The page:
To minimize the spread of COVID-19, face-to-face services have had no choice but to shift to remote operations. This has turned out to be a challenge for traditional investment brokers, as many are accustomed to communicating with clients in person. But was the pandemic really the first call to action for traditional brokerage businesses to digitize and take a mobile-first approach?
Why you should digitize your investment business
The necessity for traditional brokerage agencies, investment companies, financial consulting firms, and other finance-related businesses to go online has long been evident. One of the first signs from above was the launch in 2013 of Robinhood, the app that pioneered free trading. Robinhood was founded by Vladimir Tenev and Baiju Bhatt, who had previously created high-frequency trading platforms for participants of the US financial system.
Since then, lots of stock trading companies including Interactive Brokers, Merrill, and Fidelity Investments have successfully adopted this strategy to attract more users to their mobile trading apps and web platforms.
One more trend that has captured the online stock trading industry is allowing traders to buy fractional shares. This has enabled anyone to join the trading game using apps like Robinhood, M1 Finance, and Stash.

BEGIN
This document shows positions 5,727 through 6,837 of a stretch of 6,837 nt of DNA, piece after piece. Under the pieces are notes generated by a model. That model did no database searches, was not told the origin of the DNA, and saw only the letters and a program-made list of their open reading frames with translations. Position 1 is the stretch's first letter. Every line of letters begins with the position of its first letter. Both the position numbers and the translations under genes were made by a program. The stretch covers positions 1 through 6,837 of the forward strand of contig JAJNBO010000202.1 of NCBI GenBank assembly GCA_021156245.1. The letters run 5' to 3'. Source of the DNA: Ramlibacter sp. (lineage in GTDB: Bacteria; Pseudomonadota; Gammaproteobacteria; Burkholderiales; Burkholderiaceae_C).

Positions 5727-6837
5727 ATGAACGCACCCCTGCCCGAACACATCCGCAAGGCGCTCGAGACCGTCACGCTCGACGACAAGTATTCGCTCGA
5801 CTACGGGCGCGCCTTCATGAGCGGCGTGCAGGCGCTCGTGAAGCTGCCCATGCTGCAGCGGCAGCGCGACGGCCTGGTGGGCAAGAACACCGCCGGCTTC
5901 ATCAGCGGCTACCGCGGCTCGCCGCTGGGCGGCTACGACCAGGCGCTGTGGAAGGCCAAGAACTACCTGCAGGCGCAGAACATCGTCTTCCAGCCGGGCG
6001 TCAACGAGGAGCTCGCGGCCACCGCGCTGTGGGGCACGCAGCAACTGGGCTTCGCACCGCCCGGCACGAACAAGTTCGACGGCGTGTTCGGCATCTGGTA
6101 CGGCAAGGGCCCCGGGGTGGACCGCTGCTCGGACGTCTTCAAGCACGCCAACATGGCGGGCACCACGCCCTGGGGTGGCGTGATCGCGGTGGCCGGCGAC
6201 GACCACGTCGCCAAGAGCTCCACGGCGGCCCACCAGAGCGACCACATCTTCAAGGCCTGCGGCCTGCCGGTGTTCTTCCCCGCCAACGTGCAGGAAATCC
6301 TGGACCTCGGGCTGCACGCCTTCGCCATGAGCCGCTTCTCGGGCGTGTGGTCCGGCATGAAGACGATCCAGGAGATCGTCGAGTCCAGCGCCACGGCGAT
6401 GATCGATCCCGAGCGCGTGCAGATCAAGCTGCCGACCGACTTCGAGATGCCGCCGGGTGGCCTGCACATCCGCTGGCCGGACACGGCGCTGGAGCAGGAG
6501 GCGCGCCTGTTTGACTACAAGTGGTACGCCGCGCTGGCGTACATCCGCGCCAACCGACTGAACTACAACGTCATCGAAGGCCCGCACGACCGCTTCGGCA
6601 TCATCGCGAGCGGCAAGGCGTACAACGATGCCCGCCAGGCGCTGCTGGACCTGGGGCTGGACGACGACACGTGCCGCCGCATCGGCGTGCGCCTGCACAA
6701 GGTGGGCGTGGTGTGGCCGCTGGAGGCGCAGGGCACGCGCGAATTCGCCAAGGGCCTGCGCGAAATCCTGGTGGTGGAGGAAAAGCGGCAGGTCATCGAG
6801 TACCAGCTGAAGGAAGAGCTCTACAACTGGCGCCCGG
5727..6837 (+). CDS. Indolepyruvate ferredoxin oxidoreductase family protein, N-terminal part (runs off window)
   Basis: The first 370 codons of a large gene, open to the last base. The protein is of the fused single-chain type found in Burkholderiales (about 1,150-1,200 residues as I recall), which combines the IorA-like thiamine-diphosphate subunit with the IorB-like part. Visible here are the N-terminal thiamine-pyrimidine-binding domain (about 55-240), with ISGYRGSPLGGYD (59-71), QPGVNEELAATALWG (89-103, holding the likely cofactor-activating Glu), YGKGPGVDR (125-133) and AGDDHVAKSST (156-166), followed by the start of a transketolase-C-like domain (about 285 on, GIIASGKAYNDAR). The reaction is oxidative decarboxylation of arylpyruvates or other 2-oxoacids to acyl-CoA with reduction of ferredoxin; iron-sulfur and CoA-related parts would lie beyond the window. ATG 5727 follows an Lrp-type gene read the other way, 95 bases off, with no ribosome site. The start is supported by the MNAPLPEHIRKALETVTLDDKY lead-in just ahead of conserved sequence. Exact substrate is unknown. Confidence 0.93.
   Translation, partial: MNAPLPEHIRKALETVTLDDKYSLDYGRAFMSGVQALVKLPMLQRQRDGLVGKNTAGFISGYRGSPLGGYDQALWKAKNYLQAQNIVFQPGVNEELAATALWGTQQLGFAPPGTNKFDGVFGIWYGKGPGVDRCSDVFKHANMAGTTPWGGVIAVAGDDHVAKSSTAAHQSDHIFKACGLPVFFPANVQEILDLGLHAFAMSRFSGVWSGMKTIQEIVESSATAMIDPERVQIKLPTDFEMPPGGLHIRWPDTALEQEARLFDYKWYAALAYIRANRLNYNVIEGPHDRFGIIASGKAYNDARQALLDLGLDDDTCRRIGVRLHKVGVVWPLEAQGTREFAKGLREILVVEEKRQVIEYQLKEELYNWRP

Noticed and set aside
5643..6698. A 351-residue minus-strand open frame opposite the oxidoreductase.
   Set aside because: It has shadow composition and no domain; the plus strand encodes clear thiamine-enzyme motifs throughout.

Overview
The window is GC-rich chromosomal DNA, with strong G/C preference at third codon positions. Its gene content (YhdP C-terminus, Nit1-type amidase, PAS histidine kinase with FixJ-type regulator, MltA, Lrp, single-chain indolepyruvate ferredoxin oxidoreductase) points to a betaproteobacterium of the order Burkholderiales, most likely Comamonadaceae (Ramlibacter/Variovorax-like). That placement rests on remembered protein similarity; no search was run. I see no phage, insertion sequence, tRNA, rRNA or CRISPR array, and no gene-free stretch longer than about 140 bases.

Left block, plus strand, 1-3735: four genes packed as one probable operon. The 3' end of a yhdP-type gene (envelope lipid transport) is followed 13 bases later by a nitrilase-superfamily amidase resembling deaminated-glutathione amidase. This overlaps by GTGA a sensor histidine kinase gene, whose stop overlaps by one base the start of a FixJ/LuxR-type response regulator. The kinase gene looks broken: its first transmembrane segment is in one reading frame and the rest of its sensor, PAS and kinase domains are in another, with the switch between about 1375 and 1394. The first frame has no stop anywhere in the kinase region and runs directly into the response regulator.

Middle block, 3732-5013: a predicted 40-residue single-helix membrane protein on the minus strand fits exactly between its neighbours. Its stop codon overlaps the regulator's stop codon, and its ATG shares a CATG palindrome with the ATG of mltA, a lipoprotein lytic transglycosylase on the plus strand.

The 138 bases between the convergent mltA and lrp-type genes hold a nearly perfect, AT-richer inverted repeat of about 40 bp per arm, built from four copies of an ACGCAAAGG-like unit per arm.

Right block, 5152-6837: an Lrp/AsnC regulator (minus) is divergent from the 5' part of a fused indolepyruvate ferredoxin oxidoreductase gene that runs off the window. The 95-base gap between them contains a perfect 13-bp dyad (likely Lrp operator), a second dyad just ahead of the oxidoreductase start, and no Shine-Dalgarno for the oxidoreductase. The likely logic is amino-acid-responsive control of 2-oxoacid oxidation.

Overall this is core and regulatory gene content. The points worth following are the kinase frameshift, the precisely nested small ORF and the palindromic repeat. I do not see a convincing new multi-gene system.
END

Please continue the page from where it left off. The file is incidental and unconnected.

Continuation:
In 2020, we’ve seen record demand for digital trading solutions. While the US is experiencing enormous unemployment, the stock market is on the rise, as many people see trading as a chance to make money. Robinhood saw its highest trading volume ever in June 2020. Robinhood also added three million new accounts at the beginning of 2020. But it’s not just Robinhood that has experienced a jump in use. TD Ameritrade, a similar trading service, has also reported record trades in the second quarter of 2020.
If you’re ready to digitize your finance-related business by building an investment app, keep reading for some valuable tips on how to do it successfully.
As we’ve mentioned, Robinhood was the first app to let users trade for free. Robinhood works on the do-it-yourself principle.
Do-it-yourself (DIY) investing
DIY investing requires investors to create and manage their own portfolios. DIY investors should be well-versed in trading, as DIY trading apps don’t provide any support or consultation from professional advisors.
Robinhood is the most prominent DIY investing platform
For those who choose to engage in trading themselves and pay as little as possible, apps such as Robinhood are the best choice. For example, Robinhood charges no commission and has no account minimum.
However, Robinhood does have some downsides. For one, the app doesn’t provide retirement accounts or managed portfolios. This means each investment made via Robinhood is taxable and self-managed. Still, there are many advantages to using the service.
Create a portfolio. Robinhood lets users create investment portfolios containing stocks, bonds, and other financial assets.